Star-Bulletin Features

Friday, April 6, 2001


For the birds

Did Mozart pilfer
from a starling?

By Scott Vogel

FOR YEARS, CLASSICAL music enthusiasts have believed that Mozart, Vivaldi and Beethoven composed some of the greatest works in Western musical history. The music is as great as ever, of course. The "authors," however, may well have been plagiarists.

Research into the writing of Mozart's 17th piano concerto, Vivaldi's flute concerto and Beethoven's D major violin concerto has led scholars to a surprising collection of ghostwriters whose anonymity was carefully maintained. Until recently.

The true authors, it seems, are a starling, a goldfinch and a European blackbird, respectively.


In concert: 4 p.m. Sunday and 7:30 p.m., Tuesday
Place: Blaisdell Concert Hall, 777 Ward Ave.
Call: 792-2000
Cost: $15 to $55

Luis Baptista, who until his death last year was curator of ornithology and mammalogy at the California Academy of Sciences, spent years studying the relationship between music and bird calls. Key to his thesis of artistic theft, however, was the discovery that singing birds have favorite tunes which they often "pass down" from generation to generation. Blackbirds, for instance, have been teaching their progeny the opening bars of a Beethoven concerto for centuries. It is at least conceivable, reasoned Baptista, that Beethoven first heard the catchy ditty from them, rather than the other way around. Other suspicious musical borrowings include a Bartok piano concerto, parts of which bear a striking resemblance to sounds made by certain North Carolina birds, and a Bach fugue in which the counterpoint sounds like a conversation between a cuckoo and a chicken. But now we're getting off the subject.

In fact, careful perusal of historical evidence seems to exonerate Mozart, whose relationship with his pet starling was nevertheless quite intimate (he even recited poetry at the bird's funeral). The starling is known to have sung the opening bars of the 17th piano concerto's final movement, however imperfectly (Mozart noted that he tended to change sharps to flats), and may well have suggested variations to the composer. But avian admirers bent on embarrassing Mozart are in for a disappointment. The original manuscript of his concerto is dated April 12, 1784. The composer's diary, however, indicates that the starling was not purchased until May 27th. In the war between man and beast, score one for our side.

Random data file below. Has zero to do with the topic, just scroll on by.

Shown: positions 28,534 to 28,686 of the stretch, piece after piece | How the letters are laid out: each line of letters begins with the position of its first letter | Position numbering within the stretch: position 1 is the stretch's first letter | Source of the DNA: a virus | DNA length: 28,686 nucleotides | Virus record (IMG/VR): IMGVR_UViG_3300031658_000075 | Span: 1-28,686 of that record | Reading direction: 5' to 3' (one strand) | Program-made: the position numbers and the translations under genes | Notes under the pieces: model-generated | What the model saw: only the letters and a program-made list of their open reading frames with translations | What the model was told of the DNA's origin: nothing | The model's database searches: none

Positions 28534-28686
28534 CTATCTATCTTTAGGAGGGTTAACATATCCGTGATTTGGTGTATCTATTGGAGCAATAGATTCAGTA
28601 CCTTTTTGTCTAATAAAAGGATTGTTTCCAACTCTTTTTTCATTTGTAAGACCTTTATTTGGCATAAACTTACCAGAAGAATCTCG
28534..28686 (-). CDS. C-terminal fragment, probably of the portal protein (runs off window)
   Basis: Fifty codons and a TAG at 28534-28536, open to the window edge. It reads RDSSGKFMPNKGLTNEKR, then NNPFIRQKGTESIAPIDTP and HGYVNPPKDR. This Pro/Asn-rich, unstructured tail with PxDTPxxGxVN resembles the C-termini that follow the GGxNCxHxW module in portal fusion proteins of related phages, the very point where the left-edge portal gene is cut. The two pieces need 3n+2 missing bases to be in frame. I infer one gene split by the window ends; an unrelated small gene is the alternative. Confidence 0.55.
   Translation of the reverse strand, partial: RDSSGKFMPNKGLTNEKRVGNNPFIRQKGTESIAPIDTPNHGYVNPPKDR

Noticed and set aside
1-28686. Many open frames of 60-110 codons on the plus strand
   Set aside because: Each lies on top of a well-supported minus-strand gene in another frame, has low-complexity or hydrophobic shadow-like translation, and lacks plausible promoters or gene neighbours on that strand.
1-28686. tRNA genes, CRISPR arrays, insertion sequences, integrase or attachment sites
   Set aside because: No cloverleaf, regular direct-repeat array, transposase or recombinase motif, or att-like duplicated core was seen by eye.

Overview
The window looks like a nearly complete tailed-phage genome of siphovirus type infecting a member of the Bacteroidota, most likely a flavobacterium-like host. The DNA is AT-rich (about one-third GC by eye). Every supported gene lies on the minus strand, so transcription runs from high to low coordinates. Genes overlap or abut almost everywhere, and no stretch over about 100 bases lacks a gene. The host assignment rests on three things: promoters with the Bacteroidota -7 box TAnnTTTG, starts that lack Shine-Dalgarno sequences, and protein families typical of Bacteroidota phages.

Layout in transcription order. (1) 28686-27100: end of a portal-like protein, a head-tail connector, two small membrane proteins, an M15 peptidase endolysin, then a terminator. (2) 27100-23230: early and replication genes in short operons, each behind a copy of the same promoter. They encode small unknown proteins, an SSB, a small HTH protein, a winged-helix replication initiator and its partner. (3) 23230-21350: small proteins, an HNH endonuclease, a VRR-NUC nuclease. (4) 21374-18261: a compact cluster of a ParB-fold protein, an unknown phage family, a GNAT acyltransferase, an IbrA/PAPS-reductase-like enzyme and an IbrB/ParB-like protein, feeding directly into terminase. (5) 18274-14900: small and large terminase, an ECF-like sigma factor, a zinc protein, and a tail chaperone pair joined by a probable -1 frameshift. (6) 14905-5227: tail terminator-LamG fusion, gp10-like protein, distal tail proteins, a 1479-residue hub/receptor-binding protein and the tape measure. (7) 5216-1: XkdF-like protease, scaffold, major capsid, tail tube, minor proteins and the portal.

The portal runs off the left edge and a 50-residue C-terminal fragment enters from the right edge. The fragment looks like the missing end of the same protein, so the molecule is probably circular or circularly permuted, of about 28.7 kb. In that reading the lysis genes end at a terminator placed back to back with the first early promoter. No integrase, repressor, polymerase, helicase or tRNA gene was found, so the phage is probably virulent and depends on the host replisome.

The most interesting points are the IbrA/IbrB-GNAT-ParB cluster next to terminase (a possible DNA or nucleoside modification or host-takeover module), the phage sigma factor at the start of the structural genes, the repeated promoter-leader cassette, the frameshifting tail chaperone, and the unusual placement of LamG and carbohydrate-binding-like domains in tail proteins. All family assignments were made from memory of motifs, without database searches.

Music fans and birders with any lingering doubts, however, are encouraged to attend Sunday's Honolulu symphony program (repeats Tuesday), when Jeffrey Kahane conducts and plays the Mozart piano concerto in a program that also includes works by Barber and Brahms. There's no word on whether the latter two composers purloined from parakeets or robbed a robin, but then neither met Mozart's feathered friend, who by all accounts was a quite a remarkable bird.

Not merely the muse of composers, European starlings (the species' actual name) have inspired some of history's greatest authors, including Shakespeare, and yet they are not held in terribly high regard today. In a way, this is due to Shakespeare, and also the wealthy entrepreneur who brought 50 pairs of the birds to New York City in 1890. According to biologist Terry Rich (whose full article can be found at, the businessman, an equal fan of Bard and bird, endeavored to import to America every single species mentioned in the Bard's plays. Starlings in particular thoroughly embraced their adopted home, colonizing the mainland in just 60 years. And though not found in Hawaii, there are now more than 200 million of the birds in North America, so many that they are considered a nuisance in many cities.

Which is a shame, since starlings have quite an interesting vocal apparatus, a two-part voicebox allowing them to sing two tunes at once. It's the complexity of the starling instrument that once again leads us back to Mozart, and an unusual composition entitled "A Musical Joke" which has long puzzled scholars. The piece, a sextet for strings and two horns, contains a number of off-key moments, much repetition, and a finale written in two keys. In short, it sounds distinctly un-Mozart-like. Until, that is, you consider when it was written -- a mere eight days after the death of the composer's beloved starling.

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